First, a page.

Majority of Labor's senior women are rallying behind Anthony Albanese

Majority of Labor’s senior women are rallying behind Anthony Albanese

As the Australian Labor Party licks its wounds and tries to regroup after losing the seemingly “unlosable” election, one man has been confidently touted as the party’s next leader: Anthony Albanese.

Albanese (or Albo affectionately) has diligently and loyally served the ALP for more than two decades. The 56 year old won Sydney’s inner west seat of Grayndler in 1996 declaring in his maiden speech that “progressive advancement” would always be at the forefront of his agenda.

“I will be satisfied if I can be remembered as someone who will stand up for the interests of my electorate, for working class people, for the labour movement, and for our progressive advancement as a nation into the next century.”

It’s a promise he’s kept to himself and his electorate. He continues to be a fierce champion for policy areas like action on climate change, workers’ rights, refugee support and equality for all Australians, despite being branded as “too left” by those in opposition.

Being raised by a single mother in inner Sydney housing commission, instilled in Albanese a fight for social justice.

In February 2017, Albanese penned an op-ed saying he had “nothing but admiration” for his hardworking mother and lambasted One Nation candidate David Archibald for his suggestion that single mothers made “a lifestyle choice” and were “too lazy to attract and hold a mate”.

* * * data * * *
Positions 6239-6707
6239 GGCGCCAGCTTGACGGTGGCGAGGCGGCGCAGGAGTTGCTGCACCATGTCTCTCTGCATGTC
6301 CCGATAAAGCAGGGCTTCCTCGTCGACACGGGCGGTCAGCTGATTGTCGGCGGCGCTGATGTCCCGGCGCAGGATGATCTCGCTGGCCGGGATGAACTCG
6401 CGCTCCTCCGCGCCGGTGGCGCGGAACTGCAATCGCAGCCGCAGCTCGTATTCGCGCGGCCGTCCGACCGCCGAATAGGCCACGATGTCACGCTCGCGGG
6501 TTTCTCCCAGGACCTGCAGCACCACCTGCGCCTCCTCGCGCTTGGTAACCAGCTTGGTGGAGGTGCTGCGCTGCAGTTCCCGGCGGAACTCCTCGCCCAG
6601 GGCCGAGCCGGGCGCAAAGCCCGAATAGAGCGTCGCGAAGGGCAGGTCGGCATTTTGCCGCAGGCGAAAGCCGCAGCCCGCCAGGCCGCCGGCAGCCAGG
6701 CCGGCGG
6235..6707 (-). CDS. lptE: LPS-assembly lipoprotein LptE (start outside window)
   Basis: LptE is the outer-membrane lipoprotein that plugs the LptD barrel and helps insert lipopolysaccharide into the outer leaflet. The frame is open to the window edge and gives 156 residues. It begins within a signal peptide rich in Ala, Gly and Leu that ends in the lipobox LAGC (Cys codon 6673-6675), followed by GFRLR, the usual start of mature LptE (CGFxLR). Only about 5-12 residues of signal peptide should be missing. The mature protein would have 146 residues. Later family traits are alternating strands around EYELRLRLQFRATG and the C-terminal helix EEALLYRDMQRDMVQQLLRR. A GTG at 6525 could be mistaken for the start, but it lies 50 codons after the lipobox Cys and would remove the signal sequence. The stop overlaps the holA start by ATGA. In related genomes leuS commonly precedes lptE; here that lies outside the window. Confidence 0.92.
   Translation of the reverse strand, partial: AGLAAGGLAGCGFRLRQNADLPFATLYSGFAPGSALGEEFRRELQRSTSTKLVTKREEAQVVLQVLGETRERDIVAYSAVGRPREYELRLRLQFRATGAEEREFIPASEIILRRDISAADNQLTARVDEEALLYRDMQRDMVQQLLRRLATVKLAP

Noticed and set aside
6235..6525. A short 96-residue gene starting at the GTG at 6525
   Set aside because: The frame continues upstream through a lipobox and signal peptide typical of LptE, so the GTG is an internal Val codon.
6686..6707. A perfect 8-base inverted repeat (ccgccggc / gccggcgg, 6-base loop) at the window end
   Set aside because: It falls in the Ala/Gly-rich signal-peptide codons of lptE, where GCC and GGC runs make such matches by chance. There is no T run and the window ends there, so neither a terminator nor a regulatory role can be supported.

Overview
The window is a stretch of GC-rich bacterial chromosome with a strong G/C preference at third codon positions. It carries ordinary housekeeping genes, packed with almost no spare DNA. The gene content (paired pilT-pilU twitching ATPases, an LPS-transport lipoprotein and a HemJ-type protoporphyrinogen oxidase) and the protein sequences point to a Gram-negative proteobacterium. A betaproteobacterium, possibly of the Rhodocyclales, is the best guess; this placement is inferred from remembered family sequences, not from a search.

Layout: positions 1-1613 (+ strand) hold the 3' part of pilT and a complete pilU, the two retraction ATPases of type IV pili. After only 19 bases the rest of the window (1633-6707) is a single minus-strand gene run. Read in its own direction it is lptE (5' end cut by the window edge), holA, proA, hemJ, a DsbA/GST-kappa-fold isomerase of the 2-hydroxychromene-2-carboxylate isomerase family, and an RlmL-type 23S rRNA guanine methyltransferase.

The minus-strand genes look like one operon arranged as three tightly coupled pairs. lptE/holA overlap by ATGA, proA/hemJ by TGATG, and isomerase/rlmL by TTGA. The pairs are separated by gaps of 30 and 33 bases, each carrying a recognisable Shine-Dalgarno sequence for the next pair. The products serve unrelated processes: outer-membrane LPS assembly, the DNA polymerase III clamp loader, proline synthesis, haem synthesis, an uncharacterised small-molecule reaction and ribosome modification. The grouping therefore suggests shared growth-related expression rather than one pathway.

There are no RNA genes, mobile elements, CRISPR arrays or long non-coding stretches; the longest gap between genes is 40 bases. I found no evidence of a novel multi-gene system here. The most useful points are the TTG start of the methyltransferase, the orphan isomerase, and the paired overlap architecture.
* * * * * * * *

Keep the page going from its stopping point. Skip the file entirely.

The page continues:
“In 2016, we can do much better than political candidates like Mr Archibald promoting stereotypes and denigrating single mums, and for that matter, single fathers. Sole parents often do it tough. They deserve better,” he wrote.

Now, in the midst of a tousle for the ALP leadership with finance spokesman Jim Chalmers, Albanese is confident he’s the best man for the job. He vowed that a Labor Party led by him would have a “different emphasis” on how it would “create wealth” for Australians.

“We need to have a plan and explain the role of government working with the private sector to improve people’s security and living standards,” he said earlier this week after announcing his candidacy.

Despite many commentators believing Albo’s vision might be too progressive at a tenuous and timid time in Australian political history, he’s secured the robust support of many Labor heavy weights and several senior women in the party including Senator Penny Wong, Terri Butler, Catherine King and Julie Collins.

Crucially he’s also gained support from key members of the party’s right faction including Tony Burke and Senator Kristina Keneally who tweeted that Albanese was “best placed” to “reconnect with working people” and lead Labor to victory.

Penny Wong described Albanese as an “outstanding parliamentarian of our generation”.

“Anthony Albanese knows who he is and he knows what he stands for. He’s a man of authenticity and integrity,” she told a press conference after announcing who she’d be supporting in the leadership ballot.

Earlier this week, Deputy Leader Tanya Plibersek who was a hot favourite for the position, announced she could not “reconcile the important responsibilities I have to my family with the additional responsibilities of the Labor leadership.”

Chris Bowen also pulled out of the race yesterday, conceding he did not feel the numbers were in his favour.

Given the circumstances, and the support from his party Albanese said he felt “confident, but not complacent” that he would succeed.

Time will tell.

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